The Haitian government drastically raised the death toll on Thursday from Hurricane Matthew, with officials saying that at least 283 people had been killed instead of the half-dozen or so reported initially.
They said the figure was likely to rise further as international aid groups and government agencies began reaching the worst-affected areas in the south, which was slammed by Matthew on Tuesday with 145-mile-per-hour winds and torrential rain.
Since then, much of the southern areas have been essentially in the dark. Communications and even physical access were shut off, as cell service faltered and a bridge connecting the capital to the southern areas collapsed.
But now that transportation and at least some communication has been restored, knowledge about the extent of Matthew’s power, and the deaths caused by it, have become clearer.
“There is severe damage to the communities, and hundreds of deaths are expected and many more injured,” said Enzo di Taranto, the head of the United Nations Office for the Coordination of Humanitarian Affairs in Haiti. “There will be a severe impact on the environment, agriculture and water systems.”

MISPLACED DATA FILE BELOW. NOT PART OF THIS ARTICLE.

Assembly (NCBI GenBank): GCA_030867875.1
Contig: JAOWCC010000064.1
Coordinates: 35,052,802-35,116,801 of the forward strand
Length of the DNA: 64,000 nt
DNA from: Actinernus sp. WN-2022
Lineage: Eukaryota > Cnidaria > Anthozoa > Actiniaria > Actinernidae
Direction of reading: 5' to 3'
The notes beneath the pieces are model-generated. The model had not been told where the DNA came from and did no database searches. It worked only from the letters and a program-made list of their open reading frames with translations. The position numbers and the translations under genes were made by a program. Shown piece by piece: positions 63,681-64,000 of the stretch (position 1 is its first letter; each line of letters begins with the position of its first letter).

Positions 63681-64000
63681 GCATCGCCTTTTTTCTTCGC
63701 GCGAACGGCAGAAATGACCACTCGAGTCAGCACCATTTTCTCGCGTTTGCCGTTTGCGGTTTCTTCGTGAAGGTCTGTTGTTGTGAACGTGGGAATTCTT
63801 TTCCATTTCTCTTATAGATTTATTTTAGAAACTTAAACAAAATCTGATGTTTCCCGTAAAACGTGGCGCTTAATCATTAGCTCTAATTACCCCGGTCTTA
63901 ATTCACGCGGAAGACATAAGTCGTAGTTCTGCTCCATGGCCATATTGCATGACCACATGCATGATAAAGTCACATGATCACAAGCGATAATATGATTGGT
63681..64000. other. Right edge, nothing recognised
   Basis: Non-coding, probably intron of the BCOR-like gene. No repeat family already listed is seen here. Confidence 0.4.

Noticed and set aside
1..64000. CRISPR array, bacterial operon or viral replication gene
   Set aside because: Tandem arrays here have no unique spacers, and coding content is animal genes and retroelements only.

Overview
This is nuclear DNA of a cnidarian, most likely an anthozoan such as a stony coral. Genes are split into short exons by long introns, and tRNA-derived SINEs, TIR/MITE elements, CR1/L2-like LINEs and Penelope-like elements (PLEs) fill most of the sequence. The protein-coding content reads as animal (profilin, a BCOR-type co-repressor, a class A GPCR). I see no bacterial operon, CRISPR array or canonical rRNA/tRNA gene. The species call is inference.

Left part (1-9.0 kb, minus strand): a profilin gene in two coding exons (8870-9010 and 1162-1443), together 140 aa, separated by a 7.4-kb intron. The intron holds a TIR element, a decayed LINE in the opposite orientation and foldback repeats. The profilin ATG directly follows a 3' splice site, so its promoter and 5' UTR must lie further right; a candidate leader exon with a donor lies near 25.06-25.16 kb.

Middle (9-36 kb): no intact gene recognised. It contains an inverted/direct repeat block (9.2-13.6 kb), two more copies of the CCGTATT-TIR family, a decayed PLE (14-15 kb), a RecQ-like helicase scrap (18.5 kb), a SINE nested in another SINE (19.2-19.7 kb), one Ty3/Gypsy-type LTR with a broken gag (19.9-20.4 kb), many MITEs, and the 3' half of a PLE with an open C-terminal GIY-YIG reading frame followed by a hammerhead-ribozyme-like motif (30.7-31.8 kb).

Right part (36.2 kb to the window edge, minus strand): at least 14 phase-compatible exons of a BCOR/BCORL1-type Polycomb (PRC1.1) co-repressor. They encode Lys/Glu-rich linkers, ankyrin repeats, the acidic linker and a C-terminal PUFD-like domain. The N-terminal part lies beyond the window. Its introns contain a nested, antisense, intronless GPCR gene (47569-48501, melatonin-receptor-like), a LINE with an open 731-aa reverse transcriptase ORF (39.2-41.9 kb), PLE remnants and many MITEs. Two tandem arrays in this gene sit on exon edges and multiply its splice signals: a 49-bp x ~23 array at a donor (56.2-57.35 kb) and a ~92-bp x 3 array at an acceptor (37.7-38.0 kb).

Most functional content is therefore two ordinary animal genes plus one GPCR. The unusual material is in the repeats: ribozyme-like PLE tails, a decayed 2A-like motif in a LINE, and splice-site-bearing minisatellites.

“Schools, hospitals and police stations, everything that was there when the hurricane hit was in some way damaged, because of the strengths of the wind,” Mr. di Taranto said.
On Wednesday, officials said the hurricane’s damage had forced them to postpone an already-delayed presidential election set for Sunday in the country of 11 million, poorest in the Western Hemisphere.
Matthew left a broad tableau of devastation: houses pummeled into timber, crops destroyed and stretches of towns and villages under several feet of water.
The hurricane aftermath has already turned into a slow-rolling menace that could affect many more Haitians in the coming weeks and months.
The aftermath also is reminding Haitians of questions that still haunt the country from the 2010 earthquake, when international aid groups practically usurped the role of the government.
The government has been clear that this time around it will take the lead on coordinating aid, as donors bring in fresh water, food and money. But that, too, has its limitations.
The current government is an interim administration that was to be replaced in the Sunday election. There is no word on when that vote will be rescheduled. Read Full